I hope that you enjoyed the article “10 Strategic Procurement Ideas.”
The first idea was “Reduce costs in a way that enables your organization to price its products/services more competitively.”
I phrased this point in this manner because it is finally time to address some questions procurement professionals have been pondering for decades. Questions like:
- “If I buy 10,000 units of an MRO item like safety goggles and I save $1 per unit, is that less valuable than saving $1 per unit on 1,000 units of a purchased component for an item that my company manufactures?”
- “On which categories should I be focusing my procurement efforts?”
- “Does achieving procurement cost savings on direct spend matter more than procurement cost savings on indirect spend?”
Here’s the conclusive answer…
In most organizations, it is generally more important to focus your procurement efforts on direct spend than indirect spend.
A cost savings on a direct spend category is more valuable than a cost savings of equivalent value on an indirect spend category.
The reason is this: if you reduce the direct cost of a product or service that your organization sells, then you have given your organization a valuable choice:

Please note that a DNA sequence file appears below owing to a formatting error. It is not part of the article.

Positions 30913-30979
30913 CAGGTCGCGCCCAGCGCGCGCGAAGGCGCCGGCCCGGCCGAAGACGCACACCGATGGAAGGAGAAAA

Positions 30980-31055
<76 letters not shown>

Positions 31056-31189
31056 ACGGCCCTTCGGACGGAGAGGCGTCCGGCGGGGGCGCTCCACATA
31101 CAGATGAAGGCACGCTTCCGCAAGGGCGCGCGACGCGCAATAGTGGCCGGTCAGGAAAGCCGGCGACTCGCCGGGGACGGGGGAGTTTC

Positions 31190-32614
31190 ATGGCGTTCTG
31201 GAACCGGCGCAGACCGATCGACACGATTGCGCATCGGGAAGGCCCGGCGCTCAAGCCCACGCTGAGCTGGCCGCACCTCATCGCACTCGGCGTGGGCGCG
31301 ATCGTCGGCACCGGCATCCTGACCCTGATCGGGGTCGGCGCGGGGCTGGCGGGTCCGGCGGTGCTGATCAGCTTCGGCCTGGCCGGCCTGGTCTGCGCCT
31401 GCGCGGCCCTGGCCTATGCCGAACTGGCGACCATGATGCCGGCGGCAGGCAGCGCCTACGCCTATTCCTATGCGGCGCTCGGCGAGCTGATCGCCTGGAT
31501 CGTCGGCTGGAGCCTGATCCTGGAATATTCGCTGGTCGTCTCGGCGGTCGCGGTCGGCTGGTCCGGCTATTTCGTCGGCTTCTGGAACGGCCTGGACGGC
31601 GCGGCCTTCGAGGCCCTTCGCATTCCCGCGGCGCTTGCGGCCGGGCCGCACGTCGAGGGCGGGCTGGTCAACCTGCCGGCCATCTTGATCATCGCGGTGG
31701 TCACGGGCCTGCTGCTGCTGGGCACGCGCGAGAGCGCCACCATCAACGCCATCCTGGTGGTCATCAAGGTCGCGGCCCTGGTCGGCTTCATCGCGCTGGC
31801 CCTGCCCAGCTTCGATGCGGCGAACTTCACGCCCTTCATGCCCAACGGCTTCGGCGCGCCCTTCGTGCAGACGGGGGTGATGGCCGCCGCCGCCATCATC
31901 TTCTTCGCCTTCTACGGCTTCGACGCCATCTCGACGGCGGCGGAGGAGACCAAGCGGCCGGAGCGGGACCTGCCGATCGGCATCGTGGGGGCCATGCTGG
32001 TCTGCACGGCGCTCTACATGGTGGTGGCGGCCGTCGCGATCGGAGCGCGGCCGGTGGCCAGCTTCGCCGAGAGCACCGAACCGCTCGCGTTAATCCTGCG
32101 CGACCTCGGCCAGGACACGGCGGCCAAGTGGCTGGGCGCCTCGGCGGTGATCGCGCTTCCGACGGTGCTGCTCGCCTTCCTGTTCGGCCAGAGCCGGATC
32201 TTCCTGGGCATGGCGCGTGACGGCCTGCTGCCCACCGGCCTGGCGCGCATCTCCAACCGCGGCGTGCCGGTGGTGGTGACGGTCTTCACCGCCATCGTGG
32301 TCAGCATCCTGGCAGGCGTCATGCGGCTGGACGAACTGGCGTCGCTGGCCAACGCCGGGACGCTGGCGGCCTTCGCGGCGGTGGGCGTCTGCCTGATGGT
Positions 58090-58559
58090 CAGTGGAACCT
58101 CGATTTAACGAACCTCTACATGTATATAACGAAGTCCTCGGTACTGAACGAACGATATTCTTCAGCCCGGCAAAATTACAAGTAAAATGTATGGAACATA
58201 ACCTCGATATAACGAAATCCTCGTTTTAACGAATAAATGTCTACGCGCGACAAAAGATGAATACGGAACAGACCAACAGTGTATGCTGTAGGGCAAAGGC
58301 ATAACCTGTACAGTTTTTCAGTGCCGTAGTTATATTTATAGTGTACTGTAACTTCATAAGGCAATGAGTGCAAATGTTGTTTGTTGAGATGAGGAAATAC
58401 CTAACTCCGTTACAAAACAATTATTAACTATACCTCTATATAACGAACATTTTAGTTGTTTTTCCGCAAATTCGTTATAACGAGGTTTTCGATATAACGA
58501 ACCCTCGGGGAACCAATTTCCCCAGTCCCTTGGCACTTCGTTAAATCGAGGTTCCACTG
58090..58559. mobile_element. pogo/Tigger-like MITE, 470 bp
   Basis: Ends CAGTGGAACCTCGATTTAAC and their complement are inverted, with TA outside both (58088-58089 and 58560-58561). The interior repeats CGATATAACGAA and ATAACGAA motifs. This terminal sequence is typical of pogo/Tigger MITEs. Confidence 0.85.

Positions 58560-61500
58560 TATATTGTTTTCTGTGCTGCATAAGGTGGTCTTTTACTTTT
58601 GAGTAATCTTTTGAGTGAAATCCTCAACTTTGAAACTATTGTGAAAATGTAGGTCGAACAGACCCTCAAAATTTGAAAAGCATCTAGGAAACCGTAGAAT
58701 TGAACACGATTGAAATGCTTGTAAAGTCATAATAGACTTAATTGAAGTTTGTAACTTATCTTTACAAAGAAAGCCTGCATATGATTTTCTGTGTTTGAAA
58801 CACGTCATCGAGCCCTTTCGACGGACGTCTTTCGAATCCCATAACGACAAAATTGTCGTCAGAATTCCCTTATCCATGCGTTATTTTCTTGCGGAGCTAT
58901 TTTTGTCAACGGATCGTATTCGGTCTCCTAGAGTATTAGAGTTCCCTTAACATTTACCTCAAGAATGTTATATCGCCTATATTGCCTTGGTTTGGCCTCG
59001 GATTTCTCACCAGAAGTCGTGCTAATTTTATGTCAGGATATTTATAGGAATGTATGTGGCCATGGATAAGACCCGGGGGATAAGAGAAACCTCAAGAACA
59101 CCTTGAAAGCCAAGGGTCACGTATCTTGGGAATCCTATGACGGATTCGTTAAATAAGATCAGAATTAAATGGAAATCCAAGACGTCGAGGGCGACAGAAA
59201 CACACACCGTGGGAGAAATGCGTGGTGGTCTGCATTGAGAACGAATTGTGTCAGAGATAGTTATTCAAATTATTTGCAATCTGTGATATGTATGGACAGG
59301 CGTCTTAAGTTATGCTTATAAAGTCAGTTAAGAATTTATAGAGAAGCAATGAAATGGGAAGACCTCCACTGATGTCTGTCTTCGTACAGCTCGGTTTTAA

- Pocket the additional profit and continue selling the same number of units; or
- Reduce the price to the market/customer and sell more units with the goal to achieve higher aggregate profits than selling the same number of units at a higher profit margin per unit
If your organization is able to act upon the second option, it can produce an upward spiral. It can result in gains in market share. Enough gains in market share can put competitors out of business, which will result in even more market share and profit.
While cost savings on indirect spend are certainly valuable, they don’t produce the ripple effect on profits that cost savings on direct spend do.